I. The Best Interests Standard
In Arizona, whenever a family court makes a determination about legal decision-making (custody) or parenting time for a minor child, it is statutorily required to make orders that are in that minor child’s best interests. See ARIZ. REV. STAT. ANN. § 25-403(A). Arizona statute states that absent evidence to the contrary, it is in the best interests of a minor child “[t]o have substantial, frequent, meaningful and continuing parenting time with both parents” and “[t]o have both parents participate in decision-making about the child.” ARIZ. REV. STAT. ANN. § 25-103(B). “As a general rule equal or near–equal parenting time is presumed to be in a child’s best interests.” Woyton v. Ward, 453 P.3d 808 (App. 2019).
“The family court, however, has discretion to determine parenting time based on all the evidence before it.” Gonzalez-Gunter v. Gunter, 471 P.3d 1024, 1027 (Ariz. App. 2020). Arizona statute also states that “[i]n a contested legal decision-making or parenting time case, the court shall make specific findings on the record about all relevant factors and the reasons for which the decision is in the best interests of the child.” ARIZ. REV. STAT. ANN. § 25-403(B) (emphasis added).
II. The Best Interests Factors
In making orders for legal decision-making (custody) and parenting time, an Arizona court must “consider all factors that are relevant to the child’s physical and emotional well-being . . . .” ARIZ. REV. STAT. ANN. § 25-403(A). Arizona statute prescribes eleven (11) factors for the court to consider, including:
1. The past, present, and potential future relationship between the parent and the child.
2. The interaction and interrelationship of the child with the child’s parent or parents, the child’s siblings and any other person who may significantly affect the child’s best interest.
3. The child’s adjustment to home, school and community.
4. If the child is of suitable age and maturity, the wishes of the child as to legal decision-making and parenting time.
5. The mental and physical health of all individuals involved.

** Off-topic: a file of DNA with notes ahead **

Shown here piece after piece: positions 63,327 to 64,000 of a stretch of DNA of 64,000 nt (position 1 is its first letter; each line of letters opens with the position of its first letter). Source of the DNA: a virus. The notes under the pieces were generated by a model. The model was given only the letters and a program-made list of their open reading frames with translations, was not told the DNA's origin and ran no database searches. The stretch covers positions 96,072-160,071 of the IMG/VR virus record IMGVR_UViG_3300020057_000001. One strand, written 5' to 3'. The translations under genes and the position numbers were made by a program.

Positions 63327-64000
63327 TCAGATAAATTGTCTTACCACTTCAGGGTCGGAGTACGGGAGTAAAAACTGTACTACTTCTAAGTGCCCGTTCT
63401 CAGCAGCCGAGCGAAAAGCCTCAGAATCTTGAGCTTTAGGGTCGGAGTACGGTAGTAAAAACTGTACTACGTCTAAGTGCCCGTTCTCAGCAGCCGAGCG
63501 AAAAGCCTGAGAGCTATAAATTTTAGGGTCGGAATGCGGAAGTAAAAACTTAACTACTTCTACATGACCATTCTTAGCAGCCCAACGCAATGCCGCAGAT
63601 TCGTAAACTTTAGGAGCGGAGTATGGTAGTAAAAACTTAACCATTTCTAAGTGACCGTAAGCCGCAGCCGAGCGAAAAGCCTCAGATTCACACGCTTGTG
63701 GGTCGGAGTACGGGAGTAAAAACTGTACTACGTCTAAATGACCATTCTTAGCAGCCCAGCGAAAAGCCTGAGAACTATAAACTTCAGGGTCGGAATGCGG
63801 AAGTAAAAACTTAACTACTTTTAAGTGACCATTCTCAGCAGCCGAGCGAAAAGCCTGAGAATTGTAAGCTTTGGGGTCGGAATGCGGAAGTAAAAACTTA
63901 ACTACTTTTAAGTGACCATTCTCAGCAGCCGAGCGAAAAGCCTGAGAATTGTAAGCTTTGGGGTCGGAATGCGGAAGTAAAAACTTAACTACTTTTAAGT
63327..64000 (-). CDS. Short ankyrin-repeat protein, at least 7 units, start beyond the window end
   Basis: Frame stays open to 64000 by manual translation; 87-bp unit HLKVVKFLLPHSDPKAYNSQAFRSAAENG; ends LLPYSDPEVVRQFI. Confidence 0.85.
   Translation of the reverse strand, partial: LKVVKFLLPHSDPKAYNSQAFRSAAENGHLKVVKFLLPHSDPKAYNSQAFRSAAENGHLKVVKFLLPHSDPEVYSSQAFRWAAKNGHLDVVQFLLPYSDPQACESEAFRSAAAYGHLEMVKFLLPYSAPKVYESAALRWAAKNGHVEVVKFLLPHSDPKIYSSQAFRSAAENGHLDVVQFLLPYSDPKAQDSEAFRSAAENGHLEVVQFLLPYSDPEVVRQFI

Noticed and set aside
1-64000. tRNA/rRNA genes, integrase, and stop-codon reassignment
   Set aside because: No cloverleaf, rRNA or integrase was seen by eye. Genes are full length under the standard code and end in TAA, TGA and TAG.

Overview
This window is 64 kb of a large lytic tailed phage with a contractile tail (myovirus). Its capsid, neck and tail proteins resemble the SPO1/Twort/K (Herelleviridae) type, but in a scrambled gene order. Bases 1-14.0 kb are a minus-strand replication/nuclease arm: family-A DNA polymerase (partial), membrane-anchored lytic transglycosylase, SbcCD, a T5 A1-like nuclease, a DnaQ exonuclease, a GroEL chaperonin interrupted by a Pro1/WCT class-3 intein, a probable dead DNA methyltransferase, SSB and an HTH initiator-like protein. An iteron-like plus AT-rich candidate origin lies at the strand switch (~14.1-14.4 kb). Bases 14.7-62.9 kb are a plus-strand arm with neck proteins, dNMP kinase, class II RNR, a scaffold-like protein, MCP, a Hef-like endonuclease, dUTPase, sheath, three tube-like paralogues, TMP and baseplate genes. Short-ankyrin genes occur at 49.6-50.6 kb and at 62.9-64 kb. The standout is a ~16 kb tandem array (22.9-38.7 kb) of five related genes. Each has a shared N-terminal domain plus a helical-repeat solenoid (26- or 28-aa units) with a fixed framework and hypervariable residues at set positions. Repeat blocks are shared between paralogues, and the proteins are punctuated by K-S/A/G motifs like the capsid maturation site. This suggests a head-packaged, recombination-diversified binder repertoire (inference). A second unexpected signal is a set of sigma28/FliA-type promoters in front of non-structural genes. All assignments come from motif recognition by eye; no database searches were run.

6. Which parent is more likely to allow the child frequent, meaningful and continuing contact with the other parent. (This factor does not apply if the court determines that a parent is acting in good faith to protect the child from witnessing an act of domestic violence or being a victim of domestic violence or child abuse.)
7. Whether one parent intentionally misled the court to cause an unnecessary delay, to increase the cost of litigation or to persuade the court to give a legal decision-making or a parenting time preference to that parent.
8. Whether there has been domestic violence or child abuse.
9. The nature and extent of coercion or duress used by a parent in obtaining an agreement regarding legal decision-making or parenting time.
10.Whether a parent has complied with court’s prescribed educational program about the impact of divorce on adults and children.
11. Whether either parent was convicted of an act of false reporting of child abuse or neglect.
III. Domestic Violence & Legal Decision-Making (Custody)
In certain situations, Arizona courts might use legal presumptions to help guide the outcome of their orders. For example, “when a ‘court determines that a parent who is seeking custody has committed an act of domestic violence against the other parent, there is a rebuttable presumption that an award of custody to the parent who committed the act of domestic violence is contrary to the child’s best interests.’” Hurd v. Hurd, 219 P.3d 258, 261 (Ariz. App. 2009). “[W]hen the party that committed the act of violence has not rebutted the presumption that awarding custody to that person is contrary to the best interest of the child, the court need not consider all the other best-interest factors . . . .” Id.
If you are seeking to establish or modify court orders on parenting time or legal decision-making, Huffman-Shayeb Law, PLLC can help you with your case. Contact Huffman-Shayeb Law, PLLC to set up a consultation and to discuss your options.
Disclaimer: This publication is for educational and informational purposes only, and represents Huffman-Shayeb Law, PLLC’s understanding of the present state of Arizona law. This publication does not constitute legal advice or council, and should not be construed as a comment on the merits of any particular case. It should be noted that the laws and requirements of the State of Arizona may change at any time and that this information may not be complete or correct.